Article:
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Miscarriage: A Mother’s Love Never Dies

Sunflower, sunflower, yellow, and tall you were the prettiest sunflower of all.


On July 27th 2006, I lost a baby girl so tiny she could fit in my hand. She was 15 weeks old and absolutely perfect; her features delicate and complete, simply needing to plump up. She had fingernails and a cleft in her chin.

The day before I miscarried she had fluttered inside of me for the first time and the severe morning sickness that I had experienced throughout my early weeks of pregnancy had lifted. I was happy to finally look pregnant and feel slightly normal. I welcomed the next phase of my pregnancy.

One Minute There…The Next Gone

The doctors said it was a group A strep infection that traveled to my uterus and caused my baby to overheat and her brain to hemorrhage. Only took a second and she was gone they said. One minute the nurse said “your baby is fine, she’s got a steady heartbeat”, the next minute my fever spiked and the baby’s heart stopped. Within hours my body went into labor and i gave birth to a baby girl, weighing just 2 1/2 ounces.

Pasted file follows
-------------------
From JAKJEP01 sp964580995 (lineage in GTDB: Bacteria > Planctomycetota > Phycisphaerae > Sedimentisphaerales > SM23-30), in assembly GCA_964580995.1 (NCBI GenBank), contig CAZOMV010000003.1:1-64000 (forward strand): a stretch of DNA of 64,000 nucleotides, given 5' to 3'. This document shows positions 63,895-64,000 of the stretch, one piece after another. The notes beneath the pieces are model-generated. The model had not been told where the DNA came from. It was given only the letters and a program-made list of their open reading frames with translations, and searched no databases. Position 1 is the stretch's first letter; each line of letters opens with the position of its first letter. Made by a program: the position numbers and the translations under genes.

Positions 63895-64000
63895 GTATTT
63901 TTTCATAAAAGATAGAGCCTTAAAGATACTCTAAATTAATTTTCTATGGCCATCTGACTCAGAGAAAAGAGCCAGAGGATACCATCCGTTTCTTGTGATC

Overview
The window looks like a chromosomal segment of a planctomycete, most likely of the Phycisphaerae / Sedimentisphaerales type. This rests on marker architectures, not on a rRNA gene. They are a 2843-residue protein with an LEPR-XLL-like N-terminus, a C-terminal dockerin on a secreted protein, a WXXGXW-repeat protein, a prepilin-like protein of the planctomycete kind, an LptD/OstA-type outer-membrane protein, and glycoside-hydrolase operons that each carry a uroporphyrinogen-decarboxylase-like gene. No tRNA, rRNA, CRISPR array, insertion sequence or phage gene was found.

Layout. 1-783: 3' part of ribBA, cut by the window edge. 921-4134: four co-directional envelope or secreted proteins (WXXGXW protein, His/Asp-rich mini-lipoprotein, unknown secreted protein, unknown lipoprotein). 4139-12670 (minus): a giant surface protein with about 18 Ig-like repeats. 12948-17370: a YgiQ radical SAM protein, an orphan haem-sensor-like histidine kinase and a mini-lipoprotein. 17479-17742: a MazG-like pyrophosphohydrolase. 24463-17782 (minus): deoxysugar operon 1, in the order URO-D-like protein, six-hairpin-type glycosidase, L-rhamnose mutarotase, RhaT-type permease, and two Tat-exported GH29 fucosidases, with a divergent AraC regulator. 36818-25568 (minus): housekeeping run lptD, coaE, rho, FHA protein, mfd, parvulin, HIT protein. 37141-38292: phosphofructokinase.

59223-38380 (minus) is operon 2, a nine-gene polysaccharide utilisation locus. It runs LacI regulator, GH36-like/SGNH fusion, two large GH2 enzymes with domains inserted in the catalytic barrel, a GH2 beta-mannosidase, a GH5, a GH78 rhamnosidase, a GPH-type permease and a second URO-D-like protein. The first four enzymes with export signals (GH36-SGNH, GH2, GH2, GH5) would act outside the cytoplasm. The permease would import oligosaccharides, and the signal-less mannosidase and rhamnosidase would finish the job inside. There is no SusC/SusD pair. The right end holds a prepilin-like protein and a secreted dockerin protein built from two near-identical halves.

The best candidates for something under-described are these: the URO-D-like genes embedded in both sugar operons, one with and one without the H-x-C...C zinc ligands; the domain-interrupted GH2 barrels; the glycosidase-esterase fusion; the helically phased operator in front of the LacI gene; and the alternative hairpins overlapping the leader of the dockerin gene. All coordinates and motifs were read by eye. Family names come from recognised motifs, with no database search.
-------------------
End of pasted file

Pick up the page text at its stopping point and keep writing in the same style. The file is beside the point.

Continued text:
When she arrived, I held and kissed her. I wanted to swallow her whole; take her body back inside my own. Tuck her back in where she belonged. Everything about that moment felt wrong. Even after all these years, I am easily taken back to the moment of her birth, when she slipped out so effortlessly for me to hold her … inspect her from head to perfect toe. That one hour that we got to spend with her was like no other. Bitter-sweetness all rolled up in one.

Hyperemesis Gravidarum

miscarriage-1Maybe the infection that I got came from the under-cooked burger I had eaten earlier that day at a barbecue. I knew I should not have done so. I knew it was made with poor quality meat, but I was so hungry and didn’t want to wait and stick it back on the grill. And so I ate it and later that night woke up in a sweat with incredible stomach pains.

Most likely, the larger factor that played a part in why I lost my baby was due to a prenatal condition I had, called hyperemesis gravidarum (HG). I had this condition from the time I was one week pregnant – I vomited around the clock, unable to drink more than a teaspoon at a time. I would easily go three days without eating because I could not think of anything I wanted to eat and if I couldn’t imagine it then I could not stomach it. It was a weird thing, but that is how it worked. I was put on a medication designed for patients on chemotherapy and this drug was an immuno-suppressant, which meant it suppressed my immune system.

I lost my baby exactly one week after my HG had lifted, like fog it was one day just gone. I was left in a vulnerable state; dehydrated and malnourished to say the least. So, this is where I was at when I ate that burger; physically exhausted with a weak immune system. I couldn’t have beaten off a fly, let alone fight off an infection that the hamburger may have caused. Once the cramps, vomiting, and fever hit there was no stopping it and just hours later my baby was gone.